In 1954, a young director named Gerhard Klein teamed up with an even younger screenwriter named Wolfgang Kohlhaase, and the world of East German cinema would never be the same. The duo would go on do several films together over the years, but Alarm at the Circus (Alarm im Zirkus) was their first. At a time when most DEFA films were concentrating on putting forth a strong pro-socialist message, sometimes to the detriment of the story, Klein and Kohlhaase’s film puts the story first. That’s not to say the film is apolitical. It makes a point of showing how a capitalist system’s lack of career opportunities for the underprivileged can lead to crime, but that message never interferes with the action, and helps provide motivation for some of the film’s shadier characters.
The film follows the adventures of Max and Klaus, two poor kids in West Berlin who dream of becoming boxers. To get money to buy boxing gloves, the boys sell things they find, and do odd jobs for Klott, a bar owner in West Berlin who uses the bar as his base of operations for illegal activities. After a trip to the Barlay Circus in East Berlin, the boys stumble on a plot concocted by Klott and a U.S. soldier to steal horses from the Circus. When one of the boys tries to warn the West German police about the plot, they essentially tell him to get lost, so he goes to the Volkspolizei (literally “people’s police”—East Germany’s police force) who spring into action.
This wasn’t the first film from DEFA to examine the criminal underworld in Berlin. That honor belongs to Razzia. But Razzia was made by a West German director (Werner Klingler) who was only working for DEFA because the the U.S. military authority (OMGUS) was still restricting West German film production. In nearly every respect, Razzia is indistinguishable from the dozens of other “Krimi” films that Klingler would go on to make in the West. Alarm at the Circus, on the other hand, is East German right down to its roots. Kohlhaase and Klein were East Germans and proud of it. The heavies in this film are West Germans the and American soldiers who are orchestrating the crime.
Alarm at the Circus offered the realism that DEFA films demanded, but without the heroics normally associated with socialist realism. It is closer in style to Italian neo-realism, a fact that bothered the authorities at that time and would continue to bother them right up until the 1965, when the 11th Plenum put an end to that particular style of filmmaking at DEFA (truth be told, however, that style had already run its course in Italy years before). The fact that it is based on an actual event probably helped it get made.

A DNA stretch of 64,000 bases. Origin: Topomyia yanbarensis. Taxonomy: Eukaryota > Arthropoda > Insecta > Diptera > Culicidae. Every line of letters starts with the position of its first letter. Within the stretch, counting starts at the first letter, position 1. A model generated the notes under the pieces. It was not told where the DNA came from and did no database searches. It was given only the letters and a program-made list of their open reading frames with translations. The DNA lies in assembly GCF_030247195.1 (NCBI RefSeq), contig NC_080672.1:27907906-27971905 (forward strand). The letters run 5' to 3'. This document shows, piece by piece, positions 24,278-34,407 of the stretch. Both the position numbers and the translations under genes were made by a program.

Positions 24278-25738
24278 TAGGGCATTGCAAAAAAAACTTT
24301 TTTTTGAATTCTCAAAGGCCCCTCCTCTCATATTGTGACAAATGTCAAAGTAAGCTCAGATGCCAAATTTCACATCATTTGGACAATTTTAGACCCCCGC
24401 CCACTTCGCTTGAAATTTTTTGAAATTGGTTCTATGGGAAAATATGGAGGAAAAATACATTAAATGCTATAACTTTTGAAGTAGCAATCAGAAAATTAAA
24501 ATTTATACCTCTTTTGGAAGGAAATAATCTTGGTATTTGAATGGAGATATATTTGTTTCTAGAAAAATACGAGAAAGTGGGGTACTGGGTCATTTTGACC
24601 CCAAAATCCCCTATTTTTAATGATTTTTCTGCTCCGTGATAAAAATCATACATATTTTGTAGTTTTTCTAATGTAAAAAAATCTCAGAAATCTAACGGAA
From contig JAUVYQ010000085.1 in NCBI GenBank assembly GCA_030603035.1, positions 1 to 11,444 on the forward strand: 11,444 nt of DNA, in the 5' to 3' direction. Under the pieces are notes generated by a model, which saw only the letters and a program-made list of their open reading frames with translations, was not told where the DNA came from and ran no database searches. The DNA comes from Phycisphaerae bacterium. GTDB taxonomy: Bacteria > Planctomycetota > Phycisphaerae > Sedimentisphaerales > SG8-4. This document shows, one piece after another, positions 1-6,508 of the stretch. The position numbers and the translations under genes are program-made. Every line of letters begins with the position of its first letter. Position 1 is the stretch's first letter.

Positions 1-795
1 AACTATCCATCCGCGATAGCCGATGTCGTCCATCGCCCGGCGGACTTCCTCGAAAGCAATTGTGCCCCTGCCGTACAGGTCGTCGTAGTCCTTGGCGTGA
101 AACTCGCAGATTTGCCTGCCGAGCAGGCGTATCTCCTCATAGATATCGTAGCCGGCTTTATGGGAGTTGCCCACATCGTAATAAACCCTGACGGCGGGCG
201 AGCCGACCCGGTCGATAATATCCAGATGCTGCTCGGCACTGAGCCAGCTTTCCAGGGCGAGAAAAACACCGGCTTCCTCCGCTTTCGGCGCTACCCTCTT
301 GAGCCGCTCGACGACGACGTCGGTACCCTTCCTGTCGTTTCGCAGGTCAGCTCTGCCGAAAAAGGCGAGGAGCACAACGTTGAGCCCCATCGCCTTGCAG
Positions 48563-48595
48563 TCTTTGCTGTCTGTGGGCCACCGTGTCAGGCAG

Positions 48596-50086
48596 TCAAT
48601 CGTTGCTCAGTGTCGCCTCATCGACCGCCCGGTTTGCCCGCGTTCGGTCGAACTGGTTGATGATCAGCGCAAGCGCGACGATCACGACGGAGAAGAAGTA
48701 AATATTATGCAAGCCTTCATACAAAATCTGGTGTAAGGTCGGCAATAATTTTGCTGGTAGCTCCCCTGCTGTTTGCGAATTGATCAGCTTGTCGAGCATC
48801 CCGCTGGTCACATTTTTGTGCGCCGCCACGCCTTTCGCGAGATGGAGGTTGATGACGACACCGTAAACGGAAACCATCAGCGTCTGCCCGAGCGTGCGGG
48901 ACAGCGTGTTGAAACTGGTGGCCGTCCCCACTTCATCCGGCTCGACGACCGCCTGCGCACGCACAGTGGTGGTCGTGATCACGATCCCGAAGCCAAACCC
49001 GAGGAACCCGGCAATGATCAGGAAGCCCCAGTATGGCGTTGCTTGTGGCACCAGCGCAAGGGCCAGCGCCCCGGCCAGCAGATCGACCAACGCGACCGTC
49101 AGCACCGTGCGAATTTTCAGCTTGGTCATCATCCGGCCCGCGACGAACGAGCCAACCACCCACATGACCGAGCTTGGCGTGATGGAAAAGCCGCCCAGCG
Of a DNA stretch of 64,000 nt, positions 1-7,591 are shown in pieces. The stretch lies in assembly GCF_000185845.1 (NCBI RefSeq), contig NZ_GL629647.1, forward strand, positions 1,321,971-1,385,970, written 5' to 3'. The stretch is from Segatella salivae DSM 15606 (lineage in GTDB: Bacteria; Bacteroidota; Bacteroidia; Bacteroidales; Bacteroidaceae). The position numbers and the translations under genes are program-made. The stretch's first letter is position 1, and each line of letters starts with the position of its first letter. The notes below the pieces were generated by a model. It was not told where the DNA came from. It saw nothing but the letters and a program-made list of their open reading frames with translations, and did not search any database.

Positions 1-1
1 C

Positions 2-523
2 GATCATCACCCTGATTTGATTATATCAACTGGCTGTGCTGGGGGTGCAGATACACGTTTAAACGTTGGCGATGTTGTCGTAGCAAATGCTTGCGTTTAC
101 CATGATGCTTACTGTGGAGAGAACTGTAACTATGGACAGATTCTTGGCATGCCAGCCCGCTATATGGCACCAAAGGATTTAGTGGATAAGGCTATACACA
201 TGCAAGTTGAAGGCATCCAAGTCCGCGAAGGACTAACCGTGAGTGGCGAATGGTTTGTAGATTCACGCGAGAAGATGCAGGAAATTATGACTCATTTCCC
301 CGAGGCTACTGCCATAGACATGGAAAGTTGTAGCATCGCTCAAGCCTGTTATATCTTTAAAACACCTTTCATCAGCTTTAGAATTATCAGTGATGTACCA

Alarm at the Circus was the first of a trio of films—along with A Berlin Romance and Berlin Schönhauser Corner—that is usually referred to as the Berlin trilogy. In truth, it is part of a continuum. Klein and Kohlhaase’s later film, Berlin um die Ecke (Berlin Around the Corner), certainly fits in with the first three films the pair made, and would have made it a tetralogy had it not been banned after the 11th Plenum. Since Klein died in 1970 (see A Berlin Romance for more on Klein), we never got a chance to see more Berlin films by the duo, but Kohlhaase continued his explorations of the lives of the less privileged in Berlin with other directors, including Konrad Wolf (Solo Sunny) and Andreas Dresen (Summer in Berlin—Sommer vorm Balkon).
Wolfgang Kohlhaase was only twenty-two when he started writing scripts for DEFA. He wrote a few for the “Das Stacheltier” group that made short films to accompany the features, and a script for the children’s film Die Störenfriede (The Troublemakers). The following year, he joined forces with Gerhard Klein. Klein was a born and bred Berliner and was looking to make a film that reflected the reality of life in the city. He wanted to capture the rhythms and cadences of Berlin speech and actions. He found the perfect partner in Kohlhasse. Kohlhasse’s ear for Berlinerisch—that peculiar style of German used in Berlin—is especially acute, and he used it often (to best effect in Solo Sunny). Kohlhasse continues to write screenplays, most recently for Andreas Dresen’s As We Were Dreaming (Als wir träumten), based on Clemens Meyer’s controversial novel.
The actors who played Max and Klaus, were not picked from the usual acting roster, but chosen from a home for troubled youths. Klein gets remarkably good performances out of these novice actors. For Hans Winter, who played Klaus, this would be his only film, but Ernst-Georg Schwill, who played Max, decided that he liked working in the movies, and began training as a cameraman, later returning to acting and appearing in all three of Klein’s Berlin trilogy films, as well as roles in Five Cartridges, Close to the Wind, Motoring Tales, and many others. After the Wende, he experienced less neglect than some other East German actors. Film and television companies were always looking for people to play supporting roles, and Schwill was quick to admit that he was character actor, not a star. It wasn’t long before he was busy acting again, appearing on TV and in films regularly, most recently in Andreas Schap’s Das letzte Abteil (The Last Department).
The Barlay Circus (Zirkus Barlay) was a real circus, located at Friedrichstraße 107, the current site of the Friedrichstadt Palast. The circus was founded in 1935, when Reinhold Kwasnik, who used the stage name Harry Barlay, bought a bankrupt circus and made it his own. When Kwasnik fled to West Germany, the circus was taken over by the state. After a couple name changes, it was eventually consolidated with other East German circuses as the Staatszirkus der DDR (State Circus of the GDR). With reunification of Germany, the State Circus was broken up, and the circus that was once the Barlay Circus ended life the same way it began: with bankruptcy.